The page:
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ICU beds near capacity in Miami-Dade County, where one-third of coronavirus tests came back positive

California, Florida and Texas see record new virus deaths
California, Florida and Texas see record new ... 04:05

President Trump arrived in Miami on Friday, one day after one-third of coronavirus tests came back positive in the county. Cases across Florida continue to skyrocket as the U.S. hit another single-day positive case record of 63,200.  

Miami-Dade County reported that 33.5% — more than one in three — people who took COVID-19 tests tested positive on Thursday. The 14-day average is 24.87%. 

More than 11,400 people tested positive for coronavirus across Florida on Thursday — just shy of the state's single-day record of 11,458 new cases last Saturday. The state case total has now soared past 244,000, with over 4,100 deaths.  

"So, what's really clear, is Florida is not testing," Dr. Ashish Jha, the Director of the Harvard Global Health Insititute, said Friday on CBS This Morning. "About one out of five tests that they're doing is turning out positive. That means that there are a lot of cases out there that the testing infrastructure is missing." 

The county reported increase in cases of 2,380 on Friday, bringing the county's total to 58,341. The county said that its ICU bed capacity is at 97%.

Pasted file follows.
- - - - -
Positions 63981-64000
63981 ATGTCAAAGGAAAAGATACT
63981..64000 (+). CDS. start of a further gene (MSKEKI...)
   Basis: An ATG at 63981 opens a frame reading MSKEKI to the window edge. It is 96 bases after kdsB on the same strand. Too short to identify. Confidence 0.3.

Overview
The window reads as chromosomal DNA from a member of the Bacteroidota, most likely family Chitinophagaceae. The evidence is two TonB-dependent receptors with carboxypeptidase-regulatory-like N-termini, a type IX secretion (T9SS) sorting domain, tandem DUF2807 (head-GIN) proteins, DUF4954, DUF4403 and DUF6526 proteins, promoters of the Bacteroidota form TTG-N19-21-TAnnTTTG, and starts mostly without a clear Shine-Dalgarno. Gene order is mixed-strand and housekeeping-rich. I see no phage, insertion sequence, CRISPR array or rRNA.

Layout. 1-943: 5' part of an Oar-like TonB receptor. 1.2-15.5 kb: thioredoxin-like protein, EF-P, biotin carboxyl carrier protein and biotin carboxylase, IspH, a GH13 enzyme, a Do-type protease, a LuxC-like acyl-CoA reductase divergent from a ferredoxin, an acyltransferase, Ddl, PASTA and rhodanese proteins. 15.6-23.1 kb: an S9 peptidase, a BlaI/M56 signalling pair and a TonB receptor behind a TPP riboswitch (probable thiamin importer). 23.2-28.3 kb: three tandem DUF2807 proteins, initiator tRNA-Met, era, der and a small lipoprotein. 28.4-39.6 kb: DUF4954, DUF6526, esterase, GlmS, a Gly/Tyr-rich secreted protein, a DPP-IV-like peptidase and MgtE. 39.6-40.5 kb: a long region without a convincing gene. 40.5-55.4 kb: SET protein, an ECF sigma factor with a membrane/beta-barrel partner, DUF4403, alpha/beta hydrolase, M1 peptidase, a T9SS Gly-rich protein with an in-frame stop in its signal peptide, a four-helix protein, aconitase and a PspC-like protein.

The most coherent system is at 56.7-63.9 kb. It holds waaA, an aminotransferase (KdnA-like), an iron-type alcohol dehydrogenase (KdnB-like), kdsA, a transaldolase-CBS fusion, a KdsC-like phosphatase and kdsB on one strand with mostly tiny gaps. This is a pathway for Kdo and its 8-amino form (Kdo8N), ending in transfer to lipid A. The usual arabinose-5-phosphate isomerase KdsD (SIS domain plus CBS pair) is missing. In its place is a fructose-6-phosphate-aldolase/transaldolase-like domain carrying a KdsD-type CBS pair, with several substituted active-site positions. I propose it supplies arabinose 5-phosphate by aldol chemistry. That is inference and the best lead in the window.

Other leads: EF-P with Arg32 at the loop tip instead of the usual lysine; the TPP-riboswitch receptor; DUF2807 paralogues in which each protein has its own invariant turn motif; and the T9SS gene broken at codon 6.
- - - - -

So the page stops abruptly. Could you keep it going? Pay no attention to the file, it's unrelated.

Miami-Dade has reported a total of 1,118 deaths — the highest in the state. 

As of Thursday, Miami-Dade County Mayor Carlos A. Gimenez ordered the closure of all banquet halls and ballrooms. He also made masks mandatory at gyms and fitness centers and limited restaurants to outdoor service between the hours of 6 a.m. and 10 p.m.

When Mr. Trump arrived in Miami on Friday morning, he was not wearing a face mask. According to the White House, there are no pandemic-related events on his calendar. 

"Over the past few days, the president has really not wanted to address these outbreaks across the country," CBS News White House correspondent Paula Reid said Friday. "Instead, really his only mention of the coronavirus is to talk about why we need to get kids back to school." 

Despite the surge in cases, Florida is still pushing ahead with some of its reopening plans. On Monday, the state issued an emergency order that requires all "brick-and-mortar" schools to reopen full-time in August.

Walt Disney World is also moving forward with its reopening, welcoming passholders Thursday for "previews," despite Orange County's average daily number of new cases spiking 1,400% since phase one of its reopening plan in May. The park will reopen to the general public on Saturday, with new safety rules in place. 

"I think it's like pouring gasoline on a fire," Dr. Terry Adirim, a physician and dean at Florida Atlantic University, told CBS News. "I don't think it's going to help us drive down our case rates. I think it's going to do the opposite."

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